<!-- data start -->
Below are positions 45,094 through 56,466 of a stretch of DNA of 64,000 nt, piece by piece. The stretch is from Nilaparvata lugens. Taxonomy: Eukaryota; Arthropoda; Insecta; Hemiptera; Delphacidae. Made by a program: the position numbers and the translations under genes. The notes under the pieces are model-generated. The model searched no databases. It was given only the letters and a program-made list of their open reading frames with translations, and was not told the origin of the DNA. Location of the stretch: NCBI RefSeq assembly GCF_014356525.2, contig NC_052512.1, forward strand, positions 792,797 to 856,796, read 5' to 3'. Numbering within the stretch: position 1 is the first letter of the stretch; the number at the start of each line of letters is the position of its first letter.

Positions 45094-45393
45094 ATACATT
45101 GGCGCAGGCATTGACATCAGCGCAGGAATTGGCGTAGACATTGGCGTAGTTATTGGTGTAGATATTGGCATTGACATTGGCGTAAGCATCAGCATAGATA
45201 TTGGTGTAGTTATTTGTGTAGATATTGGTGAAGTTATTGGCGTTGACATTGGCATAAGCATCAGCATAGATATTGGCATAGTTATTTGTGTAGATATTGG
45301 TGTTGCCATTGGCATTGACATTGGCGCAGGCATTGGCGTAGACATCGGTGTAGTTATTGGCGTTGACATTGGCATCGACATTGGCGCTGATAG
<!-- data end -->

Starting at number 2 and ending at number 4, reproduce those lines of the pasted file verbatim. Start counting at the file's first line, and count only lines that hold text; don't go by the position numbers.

Positions 45094-45393
45094 ATACATT
45101 GGCGCAGGCATTGACATCAGCGCAGGAATTGGCGTAGACATTGGCGTAGTTATTGGTGTAGATATTGGCATTGACATTGGCGTAAGCATCAGCATAGATA